Haumāna from the Music Tech 2018 class at KS Kapālama celebrated last year with Kumu Bailey Matsuda after officially releasing their collaboration (pictured below) entitled “UNTOLD,” which is now available at the school bookstore and through multiple online music platforms.
A group of talented and dedicated high school students at Kamehameha Schools Kapālama has taken a collection of original songs from the drawing board to the worldwide stage as part of an innovative music compilation project.
The 17-track album titled “UNTOLD” was created solely by haumāna, from the compositions to the performances to the production work, and features both traditional and contemporary mele. The collaborative effort of the Music Tech 2018 group was guided by Bailey Matsuda, music and technology kumu at KS Kapālama within the high school’s Performing Arts Department. Matsuda’s current students are working on another compilation to be released in May.
“I love the idea that the kids would get that kind of exposure and recognition, and what they do with it is up to them,” says Matsuda. “I have some students who are so committed and passionate about what needs to be done to produce music at this level. It's a generation of leaders that gives us all hope.”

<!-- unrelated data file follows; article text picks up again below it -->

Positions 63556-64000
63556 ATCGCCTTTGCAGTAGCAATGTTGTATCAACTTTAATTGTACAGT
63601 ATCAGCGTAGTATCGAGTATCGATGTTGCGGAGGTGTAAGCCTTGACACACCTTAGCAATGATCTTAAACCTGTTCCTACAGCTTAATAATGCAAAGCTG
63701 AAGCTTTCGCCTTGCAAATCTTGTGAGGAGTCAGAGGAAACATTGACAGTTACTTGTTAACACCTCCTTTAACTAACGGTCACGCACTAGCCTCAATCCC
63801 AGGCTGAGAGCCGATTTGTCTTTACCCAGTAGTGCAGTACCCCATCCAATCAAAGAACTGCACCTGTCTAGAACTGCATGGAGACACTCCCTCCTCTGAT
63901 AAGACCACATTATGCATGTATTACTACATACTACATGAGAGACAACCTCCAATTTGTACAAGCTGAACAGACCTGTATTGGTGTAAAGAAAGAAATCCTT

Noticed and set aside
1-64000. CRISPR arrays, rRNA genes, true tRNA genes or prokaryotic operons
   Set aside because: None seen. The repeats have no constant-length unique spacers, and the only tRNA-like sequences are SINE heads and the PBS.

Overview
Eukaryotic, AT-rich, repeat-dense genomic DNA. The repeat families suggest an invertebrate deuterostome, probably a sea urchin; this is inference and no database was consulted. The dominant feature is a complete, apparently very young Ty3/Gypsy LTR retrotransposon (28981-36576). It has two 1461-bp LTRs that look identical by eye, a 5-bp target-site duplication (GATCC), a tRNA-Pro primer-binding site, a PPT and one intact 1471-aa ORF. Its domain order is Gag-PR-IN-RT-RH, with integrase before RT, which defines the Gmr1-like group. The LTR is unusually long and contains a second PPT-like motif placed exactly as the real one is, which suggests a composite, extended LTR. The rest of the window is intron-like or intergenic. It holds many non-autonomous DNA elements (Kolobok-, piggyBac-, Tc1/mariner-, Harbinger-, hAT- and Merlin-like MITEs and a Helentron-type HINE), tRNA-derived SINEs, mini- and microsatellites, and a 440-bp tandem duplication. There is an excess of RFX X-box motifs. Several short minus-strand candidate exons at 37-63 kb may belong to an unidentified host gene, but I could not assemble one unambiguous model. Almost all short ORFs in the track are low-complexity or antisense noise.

Matsuda explains that he encouraged the students to create the album at the commercial level so that it would become eligible to be nominated as a compilation album for the 2019 Nā Hōkū Hanohano Awards, which is slated for May 19 and is recognized as the local music industry’s equivalent of the Grammys.
“For me, if you’re one of the top five nominated (in a Nā Hōkū category), you’re in the game, you’re in the show!” says Matsuda. “One way you ‘test’ the impact of your work is by putting it out in the world. It’s on the music platforms out there, so you could access it from halfway around the world in Afghanistan if you have internet access.
“That’s important for our young Hawaiians, because the world is their stage and that speaks to a philosophy that has been evolving at Kamehameha Schools. Our na‘au is always there, and whatever genre is used to express their art, it’s going to be world-class Hawaiian music – regardless of how you define that. We’re looking to define who we are as artists on the world stage as we take our history into the future.”
Revenue from CD sales goes back to the Music and Technology class account to help with funding future projects. The CDs are for sale at the Kapālama campus bookstore, as well as through musictech.hearnow.com. Additionally, UNTOLD is available on music streaming sites including iTunes, Apple Music, Spotify, Pandora, YouTube and Amazon.
"Yes, we’re culturally grounded and we look at the world through a Native Hawaiian lens, but that doesn’t mean we’re restricted in any way in what we do,” explains Matsuda. “For instance, (Native Hawaiian fashion designer) Manaola going to Fashion Week in New York – that was pure Hawaiian all the way. This is a course that encourages that mindset and approach.”